I have a confession. I’m not proud of it (but I’m not ashamed either.) I’m not flaunting it. It’s just part of who I am. I’m going to take a deep breath and type it very quickly, the textual equivalent of ripping off a band-aid.
I probably hate your favorite book. Don’t worry, and please don’t take it personally. There are many, many reasons for me to hate your favorite book. And I’m prepared to list and discuss them all. Or at least the most important. BUT don’t worry. At the end of this post, I’m prepared to give you a list of books to try and also hate.
So now, without further ado, these are actual reasons I have hated somebody’s favorite book.
1. The story just pissed me off
Ex: The Interestings by Meg Wolitzer
I have been sitting on this hatred for this book for literally a year. Seriously. Facebook memories informed me recently that I read this book a year ago. And I hated it the entire time. But I was listening to one of my favorite bookish podcasts, “What Should I Read Next” and a woman whose opinion I really respected said this was one of her favorite books. Something about it made me want to get it, even though the angel Anne Bogel mentioned it was not her favorite Meg Wolitzer. I even wasted an Audible credit on this garbage. Here’s the deal, though. I’m still triggered over this book. I still hate it. I still think about how none of the characters learned their lessons. I’m still angry about how this story played out. I still think about Jules and her cohorts and it pisses me off all over again. That’s the sign of a well-written book. The characters were real. They were awful. They all needed spankings and time outs (I’m a good southern boy who still believes in the power of a good swat). But they stuck with me.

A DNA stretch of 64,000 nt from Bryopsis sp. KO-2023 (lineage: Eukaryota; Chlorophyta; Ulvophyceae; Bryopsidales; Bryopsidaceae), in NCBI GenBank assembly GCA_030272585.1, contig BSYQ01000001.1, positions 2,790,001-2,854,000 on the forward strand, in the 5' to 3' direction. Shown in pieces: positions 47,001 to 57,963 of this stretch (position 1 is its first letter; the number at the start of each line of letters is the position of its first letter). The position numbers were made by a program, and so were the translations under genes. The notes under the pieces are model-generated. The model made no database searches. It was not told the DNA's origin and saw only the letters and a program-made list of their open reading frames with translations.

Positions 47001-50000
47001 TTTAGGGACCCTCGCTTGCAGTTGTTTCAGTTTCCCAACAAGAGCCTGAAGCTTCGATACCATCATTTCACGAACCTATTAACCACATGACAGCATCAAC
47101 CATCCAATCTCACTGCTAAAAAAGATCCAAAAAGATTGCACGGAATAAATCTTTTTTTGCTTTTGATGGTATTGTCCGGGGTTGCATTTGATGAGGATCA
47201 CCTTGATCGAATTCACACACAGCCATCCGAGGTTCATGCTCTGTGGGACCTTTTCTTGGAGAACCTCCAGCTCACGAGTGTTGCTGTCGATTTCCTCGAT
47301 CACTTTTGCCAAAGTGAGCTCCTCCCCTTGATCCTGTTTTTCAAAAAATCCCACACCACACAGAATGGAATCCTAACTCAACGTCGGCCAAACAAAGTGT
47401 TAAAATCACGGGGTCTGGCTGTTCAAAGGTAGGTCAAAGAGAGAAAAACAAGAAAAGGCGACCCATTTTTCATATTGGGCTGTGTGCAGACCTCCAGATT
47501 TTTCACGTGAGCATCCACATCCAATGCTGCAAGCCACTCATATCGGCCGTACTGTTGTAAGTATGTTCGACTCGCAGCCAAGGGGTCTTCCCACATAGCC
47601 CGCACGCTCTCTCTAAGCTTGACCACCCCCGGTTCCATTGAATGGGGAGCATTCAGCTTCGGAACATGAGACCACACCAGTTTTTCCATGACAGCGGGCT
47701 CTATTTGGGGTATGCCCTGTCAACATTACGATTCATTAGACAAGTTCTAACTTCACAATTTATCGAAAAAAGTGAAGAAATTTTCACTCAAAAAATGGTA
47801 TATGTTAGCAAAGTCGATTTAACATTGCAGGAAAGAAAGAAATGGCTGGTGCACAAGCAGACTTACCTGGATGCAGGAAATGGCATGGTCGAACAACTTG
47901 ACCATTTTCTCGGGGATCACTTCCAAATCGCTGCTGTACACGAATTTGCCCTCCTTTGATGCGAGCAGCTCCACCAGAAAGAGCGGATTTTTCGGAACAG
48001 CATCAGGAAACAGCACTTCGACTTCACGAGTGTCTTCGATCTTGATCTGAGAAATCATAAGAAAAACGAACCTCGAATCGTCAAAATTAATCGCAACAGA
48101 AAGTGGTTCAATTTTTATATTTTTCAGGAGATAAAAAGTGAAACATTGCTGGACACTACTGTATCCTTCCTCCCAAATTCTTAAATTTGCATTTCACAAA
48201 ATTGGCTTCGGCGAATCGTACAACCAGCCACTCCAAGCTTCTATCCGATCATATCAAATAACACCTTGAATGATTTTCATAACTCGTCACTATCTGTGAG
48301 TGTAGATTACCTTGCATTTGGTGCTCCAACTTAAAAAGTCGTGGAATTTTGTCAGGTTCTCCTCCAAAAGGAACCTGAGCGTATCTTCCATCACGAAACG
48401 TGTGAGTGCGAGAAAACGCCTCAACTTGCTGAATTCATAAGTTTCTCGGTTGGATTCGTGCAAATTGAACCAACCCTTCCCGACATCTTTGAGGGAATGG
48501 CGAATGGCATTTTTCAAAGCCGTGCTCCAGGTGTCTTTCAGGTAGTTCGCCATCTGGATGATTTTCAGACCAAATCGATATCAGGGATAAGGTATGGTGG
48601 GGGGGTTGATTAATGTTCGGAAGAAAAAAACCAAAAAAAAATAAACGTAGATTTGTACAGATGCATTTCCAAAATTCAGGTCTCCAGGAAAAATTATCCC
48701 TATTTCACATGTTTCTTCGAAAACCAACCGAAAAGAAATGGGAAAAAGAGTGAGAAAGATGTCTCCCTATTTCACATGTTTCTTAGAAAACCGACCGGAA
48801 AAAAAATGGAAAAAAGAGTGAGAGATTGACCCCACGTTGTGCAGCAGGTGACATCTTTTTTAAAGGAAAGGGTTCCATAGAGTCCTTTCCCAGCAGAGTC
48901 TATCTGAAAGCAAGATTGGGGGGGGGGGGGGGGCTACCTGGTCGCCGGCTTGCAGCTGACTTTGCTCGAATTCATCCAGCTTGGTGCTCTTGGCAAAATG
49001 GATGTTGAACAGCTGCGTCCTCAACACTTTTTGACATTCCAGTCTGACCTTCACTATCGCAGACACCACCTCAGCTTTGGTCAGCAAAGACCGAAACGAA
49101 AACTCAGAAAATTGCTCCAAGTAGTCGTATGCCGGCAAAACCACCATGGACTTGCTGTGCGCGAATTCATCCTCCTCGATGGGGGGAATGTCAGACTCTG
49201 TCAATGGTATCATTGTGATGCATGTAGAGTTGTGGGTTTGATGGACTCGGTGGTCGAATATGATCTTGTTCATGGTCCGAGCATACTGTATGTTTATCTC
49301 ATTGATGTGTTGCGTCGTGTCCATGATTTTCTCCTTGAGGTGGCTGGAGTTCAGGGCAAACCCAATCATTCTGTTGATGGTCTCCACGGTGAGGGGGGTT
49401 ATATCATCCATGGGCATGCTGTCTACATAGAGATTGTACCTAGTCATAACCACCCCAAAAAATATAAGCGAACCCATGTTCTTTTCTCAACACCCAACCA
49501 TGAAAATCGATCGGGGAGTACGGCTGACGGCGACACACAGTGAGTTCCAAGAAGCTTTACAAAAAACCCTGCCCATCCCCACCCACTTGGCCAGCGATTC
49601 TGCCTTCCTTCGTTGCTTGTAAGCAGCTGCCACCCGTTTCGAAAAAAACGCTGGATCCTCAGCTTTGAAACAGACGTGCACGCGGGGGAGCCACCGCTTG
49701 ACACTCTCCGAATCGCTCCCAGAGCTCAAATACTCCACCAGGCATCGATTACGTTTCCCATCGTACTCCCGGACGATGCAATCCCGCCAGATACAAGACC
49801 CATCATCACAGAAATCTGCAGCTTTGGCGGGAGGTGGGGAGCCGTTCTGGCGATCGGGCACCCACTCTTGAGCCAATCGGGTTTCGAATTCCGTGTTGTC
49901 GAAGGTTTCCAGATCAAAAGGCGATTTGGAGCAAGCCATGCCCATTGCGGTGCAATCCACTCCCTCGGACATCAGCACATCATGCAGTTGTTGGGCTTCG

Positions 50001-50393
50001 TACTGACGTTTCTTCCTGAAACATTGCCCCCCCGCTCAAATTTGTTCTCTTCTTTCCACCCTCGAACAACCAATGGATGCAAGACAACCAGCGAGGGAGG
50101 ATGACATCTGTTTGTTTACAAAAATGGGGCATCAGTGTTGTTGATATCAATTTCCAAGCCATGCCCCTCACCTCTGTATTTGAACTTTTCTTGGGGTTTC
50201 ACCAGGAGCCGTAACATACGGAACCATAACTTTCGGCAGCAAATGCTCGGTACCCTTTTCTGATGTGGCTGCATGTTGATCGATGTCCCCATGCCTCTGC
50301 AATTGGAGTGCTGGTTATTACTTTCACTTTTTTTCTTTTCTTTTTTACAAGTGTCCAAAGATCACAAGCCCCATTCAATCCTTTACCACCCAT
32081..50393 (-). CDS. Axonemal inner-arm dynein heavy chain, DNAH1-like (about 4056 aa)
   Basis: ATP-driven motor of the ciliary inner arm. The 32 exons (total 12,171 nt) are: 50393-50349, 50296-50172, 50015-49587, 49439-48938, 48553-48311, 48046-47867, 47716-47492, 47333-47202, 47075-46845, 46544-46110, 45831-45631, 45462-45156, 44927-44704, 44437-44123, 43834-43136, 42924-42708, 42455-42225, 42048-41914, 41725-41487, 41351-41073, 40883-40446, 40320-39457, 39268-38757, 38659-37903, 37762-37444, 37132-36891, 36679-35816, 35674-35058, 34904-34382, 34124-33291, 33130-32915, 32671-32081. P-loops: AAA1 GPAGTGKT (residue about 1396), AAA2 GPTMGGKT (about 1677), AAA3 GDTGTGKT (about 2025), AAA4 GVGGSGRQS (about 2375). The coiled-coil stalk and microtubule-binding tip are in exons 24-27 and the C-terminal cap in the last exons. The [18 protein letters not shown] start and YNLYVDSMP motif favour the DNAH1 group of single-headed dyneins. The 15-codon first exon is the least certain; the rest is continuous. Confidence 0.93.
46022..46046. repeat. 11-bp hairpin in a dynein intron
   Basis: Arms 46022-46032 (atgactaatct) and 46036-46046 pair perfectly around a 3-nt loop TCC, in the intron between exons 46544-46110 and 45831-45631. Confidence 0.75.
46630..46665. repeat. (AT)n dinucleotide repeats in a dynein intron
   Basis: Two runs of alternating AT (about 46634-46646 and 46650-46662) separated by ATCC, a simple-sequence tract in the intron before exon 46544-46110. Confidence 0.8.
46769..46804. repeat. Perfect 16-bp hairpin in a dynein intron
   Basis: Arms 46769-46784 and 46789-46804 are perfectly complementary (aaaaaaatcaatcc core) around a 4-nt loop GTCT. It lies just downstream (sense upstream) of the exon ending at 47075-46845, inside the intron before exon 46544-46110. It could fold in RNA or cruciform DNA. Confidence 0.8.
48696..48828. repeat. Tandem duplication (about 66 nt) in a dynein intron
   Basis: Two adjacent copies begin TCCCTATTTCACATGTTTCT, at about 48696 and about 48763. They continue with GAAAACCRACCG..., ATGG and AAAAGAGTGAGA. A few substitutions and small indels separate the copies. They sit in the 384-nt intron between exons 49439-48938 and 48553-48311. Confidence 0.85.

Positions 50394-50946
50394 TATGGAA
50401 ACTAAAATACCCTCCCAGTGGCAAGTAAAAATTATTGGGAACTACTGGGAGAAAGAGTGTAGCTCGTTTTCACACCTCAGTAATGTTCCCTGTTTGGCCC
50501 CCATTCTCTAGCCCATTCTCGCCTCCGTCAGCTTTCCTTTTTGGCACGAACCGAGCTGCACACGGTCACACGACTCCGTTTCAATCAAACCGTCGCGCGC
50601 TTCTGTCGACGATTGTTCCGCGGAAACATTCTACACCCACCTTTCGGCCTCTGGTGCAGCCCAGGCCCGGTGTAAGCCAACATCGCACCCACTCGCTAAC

2. The characters were unbelievable
Ex: I Hate Everyone But You by Gaby Dunn and Allison Raskin
Full disclosure: I got this book earlier this year through NetGalley before its release. I was not paid for my review or my reading. All I got was a free book to give my opinion on. And I’m still not sure what my opinion is. What I know is that the characters were larger than life and I hated that.